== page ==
Hey there, time traveller!
This article was published 19/7/2013 (1076 days ago), so information in it may no longer be current.
A Prairie Muslim tired of twisted translations of his faith's holy book rallied scholars from around the world to do something about it and will present the first volume of a massive project in Winnipeg today.
"This is the first English encyclopedia of the Qur'an from a Muslim point of view," said Edmonton's Muzaffar Iqbal, editor of the Integrated Encyclopedia of the Qur'an to be launched at the Grand Mosque tonight.
The Qur'an is written in Arabic. Most of the world's 1.6 billion Muslims don't speak the language and rely on interpretations of it, he said.
"An astonishing 80 per cent have absolutely no access to the meaning of the Qur'an," he said, citing numbers from the Organization of Islamic Cooperation that represents 57 Muslim-majority countries.
Only 15 per cent speak Arabic as their native language and about five per cent learn Arabic as a second language, Iqbal said.
"They don't know the Arabic language anymore. They don't know what they're reading."
Internet extremists have taken advantage of that, twisting verses in the Qur'an to radicalize vulnerable youth and incite them to violence, he said.
"They take that one verse out of context and say 'this is what we're commanded to do,' " he said.
"A lot of the stuff going on is based on a lack of understanding of the Qur'an," said Iqbal, 60.
"All of these religious books and scriptures are written within a context. These people don't understand the context and they have no access to the context," he said.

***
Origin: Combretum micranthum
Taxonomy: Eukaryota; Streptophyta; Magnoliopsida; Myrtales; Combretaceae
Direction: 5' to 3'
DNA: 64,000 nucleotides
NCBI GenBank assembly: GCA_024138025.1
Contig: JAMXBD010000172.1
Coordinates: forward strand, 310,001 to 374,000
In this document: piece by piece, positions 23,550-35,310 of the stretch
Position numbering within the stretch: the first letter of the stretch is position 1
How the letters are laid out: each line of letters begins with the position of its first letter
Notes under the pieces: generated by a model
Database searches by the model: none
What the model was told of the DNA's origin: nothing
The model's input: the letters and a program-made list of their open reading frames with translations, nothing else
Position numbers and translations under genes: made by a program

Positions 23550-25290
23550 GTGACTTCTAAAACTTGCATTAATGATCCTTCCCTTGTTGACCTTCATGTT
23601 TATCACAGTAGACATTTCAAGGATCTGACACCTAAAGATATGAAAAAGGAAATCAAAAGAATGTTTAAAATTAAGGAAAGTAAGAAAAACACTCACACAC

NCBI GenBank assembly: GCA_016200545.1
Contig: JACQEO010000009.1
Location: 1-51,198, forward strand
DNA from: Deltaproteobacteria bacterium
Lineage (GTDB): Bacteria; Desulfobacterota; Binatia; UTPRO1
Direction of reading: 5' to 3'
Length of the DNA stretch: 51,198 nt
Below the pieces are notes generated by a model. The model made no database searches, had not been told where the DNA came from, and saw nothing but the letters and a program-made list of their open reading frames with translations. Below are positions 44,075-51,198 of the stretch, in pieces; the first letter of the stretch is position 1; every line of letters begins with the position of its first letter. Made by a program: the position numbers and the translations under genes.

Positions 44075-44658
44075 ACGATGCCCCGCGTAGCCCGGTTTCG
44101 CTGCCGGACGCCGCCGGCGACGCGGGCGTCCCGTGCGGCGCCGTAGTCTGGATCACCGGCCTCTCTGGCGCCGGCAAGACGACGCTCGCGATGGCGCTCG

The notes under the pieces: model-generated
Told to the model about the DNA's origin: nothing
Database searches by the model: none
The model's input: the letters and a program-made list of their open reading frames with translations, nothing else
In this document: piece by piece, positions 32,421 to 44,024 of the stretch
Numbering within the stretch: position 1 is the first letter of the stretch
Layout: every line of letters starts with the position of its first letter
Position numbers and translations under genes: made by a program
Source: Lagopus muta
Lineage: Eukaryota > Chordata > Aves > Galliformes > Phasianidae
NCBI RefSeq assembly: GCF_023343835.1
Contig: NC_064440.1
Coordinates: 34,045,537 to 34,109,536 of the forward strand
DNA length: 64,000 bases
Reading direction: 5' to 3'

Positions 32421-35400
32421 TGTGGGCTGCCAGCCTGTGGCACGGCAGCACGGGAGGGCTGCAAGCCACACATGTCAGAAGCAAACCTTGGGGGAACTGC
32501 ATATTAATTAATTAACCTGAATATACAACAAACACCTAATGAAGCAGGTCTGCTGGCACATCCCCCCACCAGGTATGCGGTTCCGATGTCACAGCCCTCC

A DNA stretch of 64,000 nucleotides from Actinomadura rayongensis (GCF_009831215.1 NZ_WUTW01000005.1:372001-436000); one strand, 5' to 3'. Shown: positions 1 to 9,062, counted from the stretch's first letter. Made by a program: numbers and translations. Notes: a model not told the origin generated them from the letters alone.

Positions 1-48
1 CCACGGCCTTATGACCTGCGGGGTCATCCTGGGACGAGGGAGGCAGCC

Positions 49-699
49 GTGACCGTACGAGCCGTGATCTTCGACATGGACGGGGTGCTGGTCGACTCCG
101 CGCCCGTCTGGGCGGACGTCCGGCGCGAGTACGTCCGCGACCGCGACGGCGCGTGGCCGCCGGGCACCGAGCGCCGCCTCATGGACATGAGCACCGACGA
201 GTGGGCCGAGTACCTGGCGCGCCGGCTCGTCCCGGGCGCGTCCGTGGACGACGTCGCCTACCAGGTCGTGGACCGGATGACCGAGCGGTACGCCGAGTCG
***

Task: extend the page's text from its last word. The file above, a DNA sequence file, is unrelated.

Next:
The encyclopedia will counter that with accurate, peer-reviewed information, he said.
"This work taps into 1,400 years of Muslim reflection and scholarship on the Qur'an," said Iqbal.
"It integrates a vast amount of material from several different source commentaries," said the former chemistry professor who founded the Center for Islamic Sciences.
He's launching the encyclopedia in Muslim communities throughout North America this year.
Iqbal expects it will be available at public libraries and online in the near future. Muslims and non-Muslims will benefit from it, he said.
"Any translation is a human reproduction -- no translation is going to be free from the mind of the translator and how they're reading that text -- when one engages with the mind of the translator there can be lots of problems coming just from that," he said.
"This kind of work will provide source-based access to these readers -- what the scripture says on any topic."
It delves into the verses and the concepts in the Qur'an, cross-referencing them.
The encyclopedia will help anyone looking for information on any topic, person or event in the Qur'an.
The project has taken several years to co-ordinate, with the first, 408-page Volume One -- from A to BEA -- published and six more to come, said Iqbal.
"This is going to be till the end of my life," he said. "There is so much to say."